No matter what side of the political aisle you stand on, racism shouldn't be tolerated or accepted. One Republican candidate, however, might think otherwise.
Speaking to the Norfolk Virginian-Pilot, Wayne Coleman, the Republican candidate for the Virginia state Senate, stated that the desegregation of public schools was the start of the downfall of public education.
“I’m old enough to have lived during the desegregation of the schools here locally...And busing children, in my opinion, around the different districts, getting them out of their local neighborhoods, really was the beginning of the decline in some of the school districts.”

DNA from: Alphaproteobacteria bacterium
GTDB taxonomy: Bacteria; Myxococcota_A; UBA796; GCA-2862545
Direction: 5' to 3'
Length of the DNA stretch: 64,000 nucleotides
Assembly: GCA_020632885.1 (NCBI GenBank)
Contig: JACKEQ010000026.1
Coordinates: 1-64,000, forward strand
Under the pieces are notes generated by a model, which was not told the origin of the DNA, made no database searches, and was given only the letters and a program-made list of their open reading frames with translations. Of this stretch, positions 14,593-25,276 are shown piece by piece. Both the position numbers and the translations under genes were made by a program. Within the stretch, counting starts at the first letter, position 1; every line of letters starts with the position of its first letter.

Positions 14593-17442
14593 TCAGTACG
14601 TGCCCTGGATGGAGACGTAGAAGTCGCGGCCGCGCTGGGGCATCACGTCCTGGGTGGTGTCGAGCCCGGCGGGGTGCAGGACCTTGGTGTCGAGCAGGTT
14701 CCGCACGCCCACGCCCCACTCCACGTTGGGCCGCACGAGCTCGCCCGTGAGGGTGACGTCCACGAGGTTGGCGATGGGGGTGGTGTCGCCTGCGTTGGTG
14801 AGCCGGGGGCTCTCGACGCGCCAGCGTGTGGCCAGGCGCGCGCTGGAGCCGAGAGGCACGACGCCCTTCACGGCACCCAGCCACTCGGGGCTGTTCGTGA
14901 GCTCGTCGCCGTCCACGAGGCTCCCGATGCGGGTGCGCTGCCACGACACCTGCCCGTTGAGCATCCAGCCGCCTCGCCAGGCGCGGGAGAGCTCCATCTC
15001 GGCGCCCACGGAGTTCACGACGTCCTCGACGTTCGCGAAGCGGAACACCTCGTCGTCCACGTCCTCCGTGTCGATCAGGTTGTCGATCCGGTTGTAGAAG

Since the 1954 Supreme Court ruling, Brown v. Board of Education, schools began integrating and the state of Virginia battled for many years to keep segregation alive. Following the backlash from the interview, Coleman walked back his statements, claiming they were “misconstrue and mischaracterize.”
"For that, I take full responsibility and apologize. My point was, and remains that schools that are closest to the families they serve are schools that have the greatest level of accountability."
The issue of race has been a negative for many within the Republican party, being highlighted even more following the election of President Obama in 2008. Republicans continue to try to "re-brand" themselves on issues of race, but always get pulled back by the likes of Coleman and other who use similar rhetoric. Coleman is running for the state’s 6th District against Democrat Lynwood Lewis where a special election will be held on January 7th. More information on Wayne Coleman can be found at his official website ColemanforVirgina.com.